What work Shepherd is able to do with this material happens largely on the more intimate levels where the human dimensions of German soldiers and their commanders can peek out from all the divisional statistics and operational rigor, as when he describes the trauma lurking always under the surface of the Wehrmacht‘s stern warrior ethos (the play of personalities in this big book is unfailingly supple and fascinating), or when he touches on the “borderline shopaholic” German soldiers in captured Paris in 1942:
It was then, shortly after hostilities ended, that German soldiers in France were given leave to purchase goods on credit. In the colossal spending spree that followed, they stripped shops of most of their consumer goods. Their appetite for clothes, which they packed off to wives and girlfriends in Germany, was particularly prodigious. Parisians nicknamed them potato beetles.
Although the operational rigor is never far from the narrative center, since it’s the heart of the story Shepherd has to tell. The German armed forces were shaped by a military tradition dating back centuries, and by the time war broke out in 1938, the Nazis could draw on a well-trained force captained by veterans of the First World War and fired with a zeal for conquest and redress of grievances – and spearheaded by the concept of blitzkrieg, which worked so spectacularly well against opponents mired in older and more stately modes of military conflict. Its main weakness was the flip-side of its main strength: its reliance on shock and awe created organizational and especially conceptual problems once shock and awe wore off. Temperamentally, the Wehrmacht was less adapted for the long slog than were the less magnificent armies of other nations, which makes all the more gripping Shepherd’s long account of the German Army’s (or any army’s) greatest trial: the epic confrontation with Stalin’s Russia. These are the powerful chapters and vast set-pieces that constitute the irresistible payoff of Shepherd’s book, the parts of it that take on the force of epic and become page-turning reading. It’s still a clash of evils, but readers, subtly encouraged by our author, will nevertheless find themselves occasionally rooting for the storm troopers:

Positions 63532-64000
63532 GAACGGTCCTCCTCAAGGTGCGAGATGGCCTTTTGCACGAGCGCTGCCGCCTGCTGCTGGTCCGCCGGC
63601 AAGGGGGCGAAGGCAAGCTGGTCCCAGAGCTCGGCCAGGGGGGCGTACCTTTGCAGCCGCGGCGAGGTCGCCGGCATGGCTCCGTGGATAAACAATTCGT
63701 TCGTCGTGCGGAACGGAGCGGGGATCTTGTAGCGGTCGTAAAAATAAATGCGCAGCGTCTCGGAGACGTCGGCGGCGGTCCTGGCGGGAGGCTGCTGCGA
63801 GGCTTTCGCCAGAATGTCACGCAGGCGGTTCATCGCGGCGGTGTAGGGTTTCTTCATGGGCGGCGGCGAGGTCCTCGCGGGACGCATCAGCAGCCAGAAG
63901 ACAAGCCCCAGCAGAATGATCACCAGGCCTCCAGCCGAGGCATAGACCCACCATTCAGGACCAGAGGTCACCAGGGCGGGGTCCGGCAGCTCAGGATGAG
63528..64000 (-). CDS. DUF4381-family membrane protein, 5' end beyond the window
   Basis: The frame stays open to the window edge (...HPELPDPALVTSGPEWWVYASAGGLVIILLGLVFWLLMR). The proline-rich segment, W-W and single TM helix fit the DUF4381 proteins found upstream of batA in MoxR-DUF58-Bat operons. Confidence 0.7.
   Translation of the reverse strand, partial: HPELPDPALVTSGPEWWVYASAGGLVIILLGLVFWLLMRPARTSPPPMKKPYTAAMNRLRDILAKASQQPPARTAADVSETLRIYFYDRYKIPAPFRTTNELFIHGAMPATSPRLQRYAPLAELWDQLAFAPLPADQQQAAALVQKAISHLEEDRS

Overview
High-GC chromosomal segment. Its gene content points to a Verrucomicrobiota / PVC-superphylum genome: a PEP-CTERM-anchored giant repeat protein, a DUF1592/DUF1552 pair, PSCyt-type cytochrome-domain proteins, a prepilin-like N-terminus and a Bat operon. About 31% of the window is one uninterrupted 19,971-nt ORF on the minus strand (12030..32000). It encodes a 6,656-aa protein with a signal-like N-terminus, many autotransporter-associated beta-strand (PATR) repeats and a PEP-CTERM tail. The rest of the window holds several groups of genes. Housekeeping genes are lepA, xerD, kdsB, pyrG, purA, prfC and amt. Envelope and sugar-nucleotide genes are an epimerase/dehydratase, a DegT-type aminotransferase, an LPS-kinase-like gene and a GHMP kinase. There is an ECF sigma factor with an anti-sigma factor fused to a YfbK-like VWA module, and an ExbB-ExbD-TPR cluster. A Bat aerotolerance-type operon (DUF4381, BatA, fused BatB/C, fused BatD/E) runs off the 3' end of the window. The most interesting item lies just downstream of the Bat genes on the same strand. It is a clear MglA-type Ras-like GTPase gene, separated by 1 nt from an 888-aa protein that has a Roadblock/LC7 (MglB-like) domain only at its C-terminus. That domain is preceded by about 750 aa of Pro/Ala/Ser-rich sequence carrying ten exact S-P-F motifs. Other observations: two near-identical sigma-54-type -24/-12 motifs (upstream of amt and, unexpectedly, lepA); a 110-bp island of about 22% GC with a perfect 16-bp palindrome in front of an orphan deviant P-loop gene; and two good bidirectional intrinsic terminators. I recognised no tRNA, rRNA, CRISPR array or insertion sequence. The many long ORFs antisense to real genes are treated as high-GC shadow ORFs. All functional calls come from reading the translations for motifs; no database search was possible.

[I]t can be easy to forget how heavily the Wehrmacht hammered the Red Army, particularly in the centre of the front, during the opening weeks of Operation Barbarossa. This success had been due to Soviet ineptitude on several counts: Stalin’s catastrophic misjudgments, inexperienced and often incompetent leadership at various levels, the troops’ poor standard of training, and supply shortages – particularly in fuel and suitable tanks – to name but four. Yet the German arm was only able to exploit this ineptitude so fully thanks to its own superior tactics, training, operational art and combined-arms proficiency.
Hitler’s Soldiers presents a more ample and more psychologically nuanced study of the German army – its ordinary rank-and-file soldiers and especially its mid-level leaders in all their personal and ethical complexity – than has been done to this extent in English before. Moreso than its more elite branches, the German army throws into highlight the questions of personal responsibility and culpability that are always so central to any study of the Nazi state, and it’s likely those questions have no definitive answers. Shepherd’s book refreshingly proposes no such answers; it’s a sprawling chronicle of venal and sometimes heroic men, as perhaps it only should be.